What is our job as parents? Sometimes we get distracted and think we are the chauffer, the short order cook, the referee... Our job as parents is to be educators. We are teachers. The Hebrew word for education is chinuch, which is directly related to the word Chanukah, which means dedication. What is the connection between education and dedication?

When you are really educating a child, you are dedicating them with values that are eternal. Our job as a parent is to be a teacher of values.

There are so many values we could discuss, but we are going to focus on eight core values. Keep in mind that each one is an entire discussion unto itself (hopefully this will inspire you to learn more about it).

The best way to teach these values to your child is to live them. Be a role model. Have a loving relationship with your kids, and, God willing, you will see children who will come to live these values.

Value #1: Ethical Speech

The Torah teaches us that when someone gossips about others, it is triple murder. Three people die: the one you are speaking about, the speaker, and the listener.

The person you are speaking about dies in the eyes of all who are listening. Gossip is like a fired bullet, once you pull the trigger, someone is going to get killed. You can't ever get that bullet back. Once you speak against someone, what you said is forever in the minds of all who are listening, and they will never look upon that person in the same way again.

The speaker is also being killed in the eyes of the listener. But is that really true? Isn't the speaker, who has the dirt and lowdown (they don't call it that for nothing), the center of attention?

If you're speaking badly about him, you'll speak badly about me, too.

Perhaps at the moment, but the gossiper is really committing slow social suicide every time they speak badly of others. They will not be the person that others will come to and entrust their lives with, ask advice of, or look to with respect. Because they all know: "If you're speaking badly about him, you'll speak badly about me, too."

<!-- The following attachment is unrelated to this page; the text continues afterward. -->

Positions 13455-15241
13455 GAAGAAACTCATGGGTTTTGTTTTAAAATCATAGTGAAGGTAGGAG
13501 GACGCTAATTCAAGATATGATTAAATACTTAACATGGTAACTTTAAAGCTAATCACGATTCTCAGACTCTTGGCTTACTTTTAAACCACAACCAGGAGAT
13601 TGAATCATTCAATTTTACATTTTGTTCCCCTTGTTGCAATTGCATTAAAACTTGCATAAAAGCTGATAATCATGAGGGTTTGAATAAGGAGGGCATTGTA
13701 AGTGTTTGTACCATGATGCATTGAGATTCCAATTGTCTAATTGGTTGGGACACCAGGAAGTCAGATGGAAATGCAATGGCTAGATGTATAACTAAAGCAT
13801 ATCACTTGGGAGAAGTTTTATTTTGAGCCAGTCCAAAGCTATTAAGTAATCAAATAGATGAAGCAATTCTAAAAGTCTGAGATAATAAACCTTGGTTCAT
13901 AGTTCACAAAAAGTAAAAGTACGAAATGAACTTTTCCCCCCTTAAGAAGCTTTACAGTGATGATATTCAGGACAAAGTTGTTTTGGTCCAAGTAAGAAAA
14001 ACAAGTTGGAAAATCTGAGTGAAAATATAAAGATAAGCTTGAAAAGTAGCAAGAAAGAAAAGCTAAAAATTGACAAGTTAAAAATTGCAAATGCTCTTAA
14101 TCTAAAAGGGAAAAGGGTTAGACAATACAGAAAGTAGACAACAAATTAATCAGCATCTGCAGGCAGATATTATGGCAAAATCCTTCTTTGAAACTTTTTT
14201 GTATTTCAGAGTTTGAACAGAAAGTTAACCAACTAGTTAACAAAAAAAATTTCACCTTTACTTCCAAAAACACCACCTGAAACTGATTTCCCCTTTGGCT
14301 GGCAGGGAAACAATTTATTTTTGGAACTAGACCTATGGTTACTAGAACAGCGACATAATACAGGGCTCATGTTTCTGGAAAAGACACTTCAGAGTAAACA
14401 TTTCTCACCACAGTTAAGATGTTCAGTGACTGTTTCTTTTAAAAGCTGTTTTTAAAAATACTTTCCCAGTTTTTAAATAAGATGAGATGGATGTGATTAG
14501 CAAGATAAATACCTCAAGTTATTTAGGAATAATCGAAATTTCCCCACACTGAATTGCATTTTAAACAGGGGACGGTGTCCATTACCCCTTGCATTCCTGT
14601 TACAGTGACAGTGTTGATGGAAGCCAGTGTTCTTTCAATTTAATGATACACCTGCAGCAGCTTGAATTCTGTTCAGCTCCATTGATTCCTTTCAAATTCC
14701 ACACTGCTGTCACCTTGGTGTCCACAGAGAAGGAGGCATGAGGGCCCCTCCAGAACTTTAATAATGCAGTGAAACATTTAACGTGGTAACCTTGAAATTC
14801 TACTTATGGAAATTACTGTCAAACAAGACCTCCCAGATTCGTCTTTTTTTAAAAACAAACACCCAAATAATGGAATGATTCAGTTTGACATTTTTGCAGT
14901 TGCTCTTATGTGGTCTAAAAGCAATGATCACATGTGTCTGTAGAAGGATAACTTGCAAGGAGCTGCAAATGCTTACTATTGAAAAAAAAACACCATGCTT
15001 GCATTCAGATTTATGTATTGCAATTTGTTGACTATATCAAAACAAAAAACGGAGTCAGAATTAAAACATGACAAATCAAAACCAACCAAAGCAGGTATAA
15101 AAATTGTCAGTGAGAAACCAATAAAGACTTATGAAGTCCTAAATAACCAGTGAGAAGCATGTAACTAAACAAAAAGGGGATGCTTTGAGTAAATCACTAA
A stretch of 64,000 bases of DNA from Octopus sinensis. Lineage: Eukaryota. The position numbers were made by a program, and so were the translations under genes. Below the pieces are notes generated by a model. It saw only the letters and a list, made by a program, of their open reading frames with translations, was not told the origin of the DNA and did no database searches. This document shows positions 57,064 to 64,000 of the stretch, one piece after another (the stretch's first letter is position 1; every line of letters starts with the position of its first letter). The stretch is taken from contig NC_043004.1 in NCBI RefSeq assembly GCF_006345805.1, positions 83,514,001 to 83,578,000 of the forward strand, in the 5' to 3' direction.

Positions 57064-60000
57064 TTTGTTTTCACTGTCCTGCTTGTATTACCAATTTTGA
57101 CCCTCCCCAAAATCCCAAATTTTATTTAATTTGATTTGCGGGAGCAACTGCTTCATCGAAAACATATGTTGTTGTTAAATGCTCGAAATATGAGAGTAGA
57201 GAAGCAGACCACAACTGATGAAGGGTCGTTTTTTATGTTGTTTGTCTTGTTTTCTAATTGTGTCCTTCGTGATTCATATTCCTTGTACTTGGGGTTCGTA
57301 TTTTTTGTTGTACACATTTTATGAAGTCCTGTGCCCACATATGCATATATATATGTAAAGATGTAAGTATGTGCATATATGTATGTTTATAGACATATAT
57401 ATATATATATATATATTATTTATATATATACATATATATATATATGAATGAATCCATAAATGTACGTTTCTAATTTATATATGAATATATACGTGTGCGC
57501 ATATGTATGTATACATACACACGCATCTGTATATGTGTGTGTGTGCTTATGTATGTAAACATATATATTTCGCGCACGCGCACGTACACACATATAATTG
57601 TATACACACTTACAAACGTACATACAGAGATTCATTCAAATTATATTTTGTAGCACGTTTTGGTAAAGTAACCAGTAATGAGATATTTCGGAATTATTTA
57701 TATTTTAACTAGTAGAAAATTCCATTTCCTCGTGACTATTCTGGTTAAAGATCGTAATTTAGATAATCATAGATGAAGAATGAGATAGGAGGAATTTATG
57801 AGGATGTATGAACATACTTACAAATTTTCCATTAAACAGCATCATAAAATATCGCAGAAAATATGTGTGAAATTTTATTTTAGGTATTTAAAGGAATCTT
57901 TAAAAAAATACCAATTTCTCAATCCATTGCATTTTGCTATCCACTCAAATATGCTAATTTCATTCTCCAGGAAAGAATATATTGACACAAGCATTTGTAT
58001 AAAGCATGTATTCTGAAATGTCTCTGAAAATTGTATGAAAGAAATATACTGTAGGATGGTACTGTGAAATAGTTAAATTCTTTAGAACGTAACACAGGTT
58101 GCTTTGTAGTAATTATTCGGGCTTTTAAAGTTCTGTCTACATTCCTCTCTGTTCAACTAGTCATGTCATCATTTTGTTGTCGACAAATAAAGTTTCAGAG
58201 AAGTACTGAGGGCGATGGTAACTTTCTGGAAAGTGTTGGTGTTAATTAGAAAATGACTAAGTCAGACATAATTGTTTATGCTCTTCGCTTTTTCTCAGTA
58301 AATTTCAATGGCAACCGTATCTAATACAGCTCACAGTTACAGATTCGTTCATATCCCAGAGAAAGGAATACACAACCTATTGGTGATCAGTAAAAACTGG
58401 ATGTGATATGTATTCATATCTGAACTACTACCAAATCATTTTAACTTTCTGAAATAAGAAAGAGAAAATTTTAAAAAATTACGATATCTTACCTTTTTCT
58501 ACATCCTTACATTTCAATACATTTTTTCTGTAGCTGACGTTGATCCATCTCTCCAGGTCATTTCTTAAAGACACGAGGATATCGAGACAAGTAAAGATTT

The person killed most of all is the listener. Of the triangle of people, the listener has the most control of stopping the gossip, and if they don't, in God's eyes they are the guiltiest. So walk away, change the subject, judge the person being spoken about to the good, tell people you don't want to hear it... whatever it takes. But make it clear that you refuse to listen. Because if there is no one to listen, no one would say it.

Many say that gossip is fun. It may be fun... unless they're talking about you.

Value #2: Truth

We are taught that when God signs His name, He signs it: "Emet," Truth. Yes, we know God doesn't actually hold a pen, but we learn from this that truth is an extremely important quality.

One is never allowed to lie, except under three circumstances. The first is for shalom bayit, for peace between people. If someone asks you how you like their new haircut, or if you like how they redecorated their home, and you don't like either, you are allowed to lie and tell them that you do. People's feelings are a higher truth than this other truth. Most people are not really asking for your opinion. If they wanted it, they would have asked you before they cut their hair or redecorated. They are really asking for approval. Give it to them.